Historical Portraits Picture Archive

Portrait of Henrietta Maria 1645

Daniel Dumonstier 1574-1645

Portrait of Henrietta Maria, Daniel Dumonstier
Zoom
Graphite on Paper
17th Century
18.5x14.5 cm, 7.33x5.75 inches
 
This previously unknown drawing is an extremely rare likeness of Henrietta Maria during her exile in France. The Queen had fled England in July 1644, shortly after the birth of her last child, having just managed to escape the pursuing Parliamentary forces. She was never to see Charles I again. The drawing is dated 4th March 1645, when Henrietta Maria was living in the Louvre in Paris, where Daniel Dumonstier also had accommodation. Dumonstier had enjoyed a highly successful career at the French court, having first been appointed painter to Henrietta Maria’s brother, Louis XIII (then dauphin) in 1601, and later to her father Henri IV in 1603. He was particularly noted for his portrait drawings. He had previously portrayed Henrietta Maria in 1625, shortly before her departure for England. The present example is probably Dumonstier’s final drawing, before his death in June 1645.

Born in 1609 as the youngest daughter of Henri IV of France and Marie de Medici, Henrietta Maria was proposed as a suitable candidate for a match with the future Charles I from an early age. Married by proxy in May 1625, she landed in England the following month and began her life as Queen of England at the age of sixteen. As a devout French Catholic in a self-consciously Protestant English court, the Queen's first years in England were not happy ones, and the unprecedented union of a Catholic Princess with the heir to a Protestant throne was greeted with considerable trepidation on both sides of the Channel. Her religious convictions, coupled with Lord Buckingham's attempts to turn Charles against her made relations with her husband increasingly uncomfortable until Buckingham’s death and their subsequent reconciliation in 1628. The birth of the future Charles II followed soon after in May 1630. She subsequently became the mother of Mary (1631), James, Duke of York (1633), Elizabeth (1636), Henry, Duke of Gloucester (1640), and Henriette Anne, Duchess of Orleans (1644).




The Queen's role in her husband's court proved to be a complicated one. The combination of her frivolity and her emotional influence over the King concerned courtiers such as Lord Wentworth, eager for favours. Her continuing devotion to her religious beliefs, and her increasingly successful attempts to gain Charles’ sympathies for the Catholic faith, created an even greater conflict. Emissaries from Rome and English Catholics formed a large segment of her court circle, and she kept an open chapel at Somerset House, where she employed the services of a private confessor. Coupled with her involvement in court intrigues, many viewed her unwavering sense of Catholic piety as incompatible with her role as Queen. This opinion gathered force as the King began to act without Parliament, and germinated in a climate of political unrest, so that at the outset of the Civil War Henrietta Maria became a widely disliked figure.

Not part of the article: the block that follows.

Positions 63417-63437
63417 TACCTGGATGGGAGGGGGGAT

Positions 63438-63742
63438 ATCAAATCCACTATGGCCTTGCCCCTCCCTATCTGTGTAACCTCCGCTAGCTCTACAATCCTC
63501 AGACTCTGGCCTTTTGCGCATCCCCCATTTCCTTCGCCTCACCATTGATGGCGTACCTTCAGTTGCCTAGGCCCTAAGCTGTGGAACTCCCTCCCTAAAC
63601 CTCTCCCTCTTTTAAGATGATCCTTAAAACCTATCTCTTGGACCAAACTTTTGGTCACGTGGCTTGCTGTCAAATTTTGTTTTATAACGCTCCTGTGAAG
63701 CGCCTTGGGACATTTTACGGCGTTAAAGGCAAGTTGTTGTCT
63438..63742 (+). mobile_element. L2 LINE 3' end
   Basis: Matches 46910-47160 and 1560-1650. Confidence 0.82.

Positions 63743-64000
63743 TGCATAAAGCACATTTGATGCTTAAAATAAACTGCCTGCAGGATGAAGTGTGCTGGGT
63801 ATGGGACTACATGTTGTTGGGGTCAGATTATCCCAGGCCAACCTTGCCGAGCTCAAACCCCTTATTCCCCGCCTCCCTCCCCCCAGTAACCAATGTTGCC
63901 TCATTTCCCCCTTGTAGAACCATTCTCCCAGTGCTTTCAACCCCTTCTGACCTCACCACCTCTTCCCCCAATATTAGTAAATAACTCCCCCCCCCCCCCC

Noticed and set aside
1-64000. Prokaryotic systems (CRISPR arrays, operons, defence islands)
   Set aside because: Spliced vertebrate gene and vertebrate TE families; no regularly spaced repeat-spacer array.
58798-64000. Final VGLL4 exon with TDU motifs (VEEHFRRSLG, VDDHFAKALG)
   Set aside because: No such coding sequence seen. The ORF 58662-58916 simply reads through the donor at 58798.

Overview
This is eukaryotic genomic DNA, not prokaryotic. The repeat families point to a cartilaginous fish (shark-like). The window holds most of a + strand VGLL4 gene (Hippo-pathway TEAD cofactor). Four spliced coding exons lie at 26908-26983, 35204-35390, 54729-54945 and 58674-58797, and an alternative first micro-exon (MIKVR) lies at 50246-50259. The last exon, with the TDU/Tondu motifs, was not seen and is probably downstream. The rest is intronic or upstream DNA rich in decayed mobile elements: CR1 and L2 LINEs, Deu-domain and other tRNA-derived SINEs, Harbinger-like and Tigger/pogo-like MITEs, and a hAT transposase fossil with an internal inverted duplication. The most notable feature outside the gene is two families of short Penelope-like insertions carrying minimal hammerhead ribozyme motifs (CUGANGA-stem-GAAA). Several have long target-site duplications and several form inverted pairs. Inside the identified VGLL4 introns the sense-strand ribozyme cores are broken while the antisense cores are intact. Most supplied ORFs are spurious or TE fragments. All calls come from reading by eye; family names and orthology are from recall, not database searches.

During the War, she became actively involved in raising funds and troops in support of the King. The events of her life at this war-torn period read like that of a fictional heroine. She arranged mercenary marriages for her children, pawned the crown jewels, and organised landings by munitions ships. Her most courageous act was the arrival in York in 1643 with a large army, following a brief period in Holland, where she had begun negotiations with her brother, King Louis XIII of France, and the King of Denmark. Styling herself as ‘her she-majesty generalissima’, she marched south at the head of the army to a joyous reunion with Charles II in Oxford.

But Henrietta Maria’s success was short-lived. Realising that she was pregnant, the Queen decided to seek a safer refuge to give birth to her last child, Henriette Anne. She left Charles and Oxford in April 1644 to travel to Exeter, where she gave birth in June. A Parliamentary force under the Earl of Essex, however, laid siege to the city, and the Queen only narrowly managed to escape further west into Cornwall, before sailing for France in mid-July 1744.

The Queen was by now constantly ill, and her frail appearance was commented on by those who hosted her slow progress through Brittany to Paris. Dumonstier’s drawing gives us a glimpse of Henrietta Maria’s exhausted state at this time, in a portrait that is radically different to flattering likenesses produced by Sir Anthony Van Dyck in England. But despite her frail health, the Queen maintained a constant effort to support Charles’ increasingly dire position in England. She was generously supported by Anne of Austria, the queen regent, with a pension of 30,000 livres a month (much of which she sent to the King) and was permitted to stay in the Louvre while at Paris, and St. Germain during the summer. Although she was later joined by some of her children shortly before the execution of her husband, Henrietta Maria never fully recovered from hearing the shocking news of Charles’ death in 1649. Thereafter, she became solely dependent upon the good will of others for her livelihood, having alienated many of her children, not least the future Charles II, by her constant attempts to convert them to Catholicism. She had greater success with James, Duke of York, but with ultimately disastrous consequences. Henrietta Maria returned to England until 1660, but, amidst failing health and what she perceived to be an English indifference to her sufferings, she returned to France in 1665, and died in 1669 near Paris after ingesting too much opium.
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